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    • Boy player

    • Boy player was an adolescent male employed by Medieval and English Renaissance playing companies. Some boy players worked for the mainstream companies and performed the female roles, as women did not perform on the English stage in this period. Others worked for "children's companies", in which all roles, not just the ... Read »


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    • Breeches role

    • A breeches role (also pants role or trouser role, travesti or "Hosenrolle") is a role in which an actress appears in male clothing. Breeches (/ˈbrɪtʃᵻz/, also "britches"), tight-fitting knee-length pants, were the standard male garment at the time breeches roles were introduced. In opera it also refers t ... Read »


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    • Buffalo Players (theatre company)

    • The Buffalo Players were a community theater group operating in Buffalo, NY from 1922 to 1926. Although only in operation for four years, they were connected with several prominent theater and film professionals, such as C. Pascal Franchot (later known as film actor Franchot Tone); Marian de Forest, founder of Zonta In ... Read »


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    • Burlesque

    • Burlesque is a literary, dramatic or musical work intended to cause laughter by caricaturing the manner or spirit of serious works, or by ludicrous treatment of their subjects. The word derives from the Italian burlesco, which, in turn, is derived from the Italian burla – a joke, ridicule or mockery. Burlesque ov ... Read »


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    • Barbara Campanini

    • Barbara Campanini, known as La Barbarina, (7 June 1721 - 7 June 1799) was a famous Italian ballerina, one of the most important ballet dancers of the 18th century. Barbara Campanini was born in Parma. She became a student at Teatro Farnese under the instruction of Antonio Rinaldi Fossano, with whom she gave her debut ... Read »


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    • Chestnut Street Theatre

    • Coordinates: 39°56′58″N 75°09′04″W / 39.9494°N 75.1511°W / 39.9494; -75.1511 The Chestnut Street Theatre in Philadelphia, Pennsylvania was the first theater in the United States built by entrepreneurs solely as a venue for paying audiences. The Chestnut Street The ... Read »


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    • Classical unities

    • The classical unities, Aristotelian unities, or three unities are rules for drama derived from a passage in Aristotle's Poetics. In their neoclassical form they are as follows: Aristotle dealt with the unity of action in some detail, under the general subject of "definition of tragedy", where he wrote: Now, accor ... Read »


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    • Comediehuset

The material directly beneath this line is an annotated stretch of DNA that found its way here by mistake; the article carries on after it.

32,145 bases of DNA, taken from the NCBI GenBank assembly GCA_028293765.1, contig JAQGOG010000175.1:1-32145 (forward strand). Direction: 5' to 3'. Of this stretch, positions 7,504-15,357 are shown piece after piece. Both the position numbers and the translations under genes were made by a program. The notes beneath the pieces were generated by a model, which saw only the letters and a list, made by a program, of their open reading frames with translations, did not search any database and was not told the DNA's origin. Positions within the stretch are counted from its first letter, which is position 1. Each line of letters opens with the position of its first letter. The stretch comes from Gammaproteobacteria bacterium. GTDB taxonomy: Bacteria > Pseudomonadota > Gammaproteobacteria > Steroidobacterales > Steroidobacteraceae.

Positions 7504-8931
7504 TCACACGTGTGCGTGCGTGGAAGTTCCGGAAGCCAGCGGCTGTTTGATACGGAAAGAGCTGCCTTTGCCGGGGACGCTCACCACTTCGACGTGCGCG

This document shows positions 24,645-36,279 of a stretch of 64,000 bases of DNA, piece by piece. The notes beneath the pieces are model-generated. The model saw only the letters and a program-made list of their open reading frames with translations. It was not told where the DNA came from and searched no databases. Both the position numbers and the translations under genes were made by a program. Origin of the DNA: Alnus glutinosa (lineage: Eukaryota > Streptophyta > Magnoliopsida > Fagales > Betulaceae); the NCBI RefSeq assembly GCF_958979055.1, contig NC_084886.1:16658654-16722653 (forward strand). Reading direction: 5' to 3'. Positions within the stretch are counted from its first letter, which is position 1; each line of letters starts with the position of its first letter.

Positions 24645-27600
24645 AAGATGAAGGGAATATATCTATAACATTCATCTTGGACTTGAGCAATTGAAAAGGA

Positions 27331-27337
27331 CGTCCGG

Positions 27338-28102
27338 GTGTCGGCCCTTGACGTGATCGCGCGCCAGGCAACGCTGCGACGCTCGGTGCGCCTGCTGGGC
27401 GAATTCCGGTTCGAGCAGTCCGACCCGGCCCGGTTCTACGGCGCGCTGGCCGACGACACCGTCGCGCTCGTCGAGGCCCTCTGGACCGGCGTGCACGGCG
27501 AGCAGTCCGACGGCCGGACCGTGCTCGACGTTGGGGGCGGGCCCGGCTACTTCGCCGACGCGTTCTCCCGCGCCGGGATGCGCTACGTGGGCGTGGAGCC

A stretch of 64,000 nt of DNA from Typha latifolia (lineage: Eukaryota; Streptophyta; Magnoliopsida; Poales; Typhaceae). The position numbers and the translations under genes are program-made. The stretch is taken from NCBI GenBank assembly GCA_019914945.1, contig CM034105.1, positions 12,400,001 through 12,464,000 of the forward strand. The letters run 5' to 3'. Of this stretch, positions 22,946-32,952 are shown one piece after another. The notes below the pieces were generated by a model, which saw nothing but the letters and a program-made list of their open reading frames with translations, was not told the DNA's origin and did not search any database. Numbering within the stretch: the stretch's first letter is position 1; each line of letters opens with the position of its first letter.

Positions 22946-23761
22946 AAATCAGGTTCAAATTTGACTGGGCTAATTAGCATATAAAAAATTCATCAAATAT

• Comediehuset (The Comedy House) or Sillgateteatern (The Herring-Street Theatre) was a Swedish theatre, active in Gothenburg from 1779 until 1833. It was the first permanent Public theatre in Gothenburg and the only one until 1816. It was located at the corner of Sillgatan, the Herring-street (now Postgatan) and Nedre K ... Read »


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    • Commedia dell'arte


    • Cuban musical theatre

    • Cuban musical theatre has its own distinctive style and history. From the 18th century (at least) to modern times, popular theatrical performances included music and often dance as well. Many composers and musicians had their careers launched in the theatres, and many compositions got their first airing on the stage. I ... Read »


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    • Carl Dahlén


    • The Darfsteller

    • The Darfsteller is a 1955 novelette by Walter M. Miller, Jr. which won the first Hugo Award for Best Novelette. It is the 21st century story of an old stage actor who has become a theater janitor in order to remain near "show biz". The theater has been overtaken by robot actors, made to look like humans, which act out ... Read »


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    • Charles Deburau

    • Jean-Charles Deburau (1829–1873) was an important French mime, the son and successor of the legendary Jean-Gaspard Deburau, who was immortalized as Baptiste the Pierrot in Marcel Carné's film Children of Paradise (1945). After his father's death in 1846, Charles kept alive his pantomimic legacy, first in Paris, ... Read »


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    • Jean-Gaspard Deburau

    • Jean-Gaspard Deburau (born Jan KaÅ¡par Dvořák; July 31, 1796 – June 17, 1846), sometimes erroneously called Debureau, was a celebrated Bohemian-French mime. He performed from around 1819 to the year of his death at the Théâtre des Funambules, which was immortalized in Marcel Carné's poetic-real ... Read »


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    • Decree on the theatres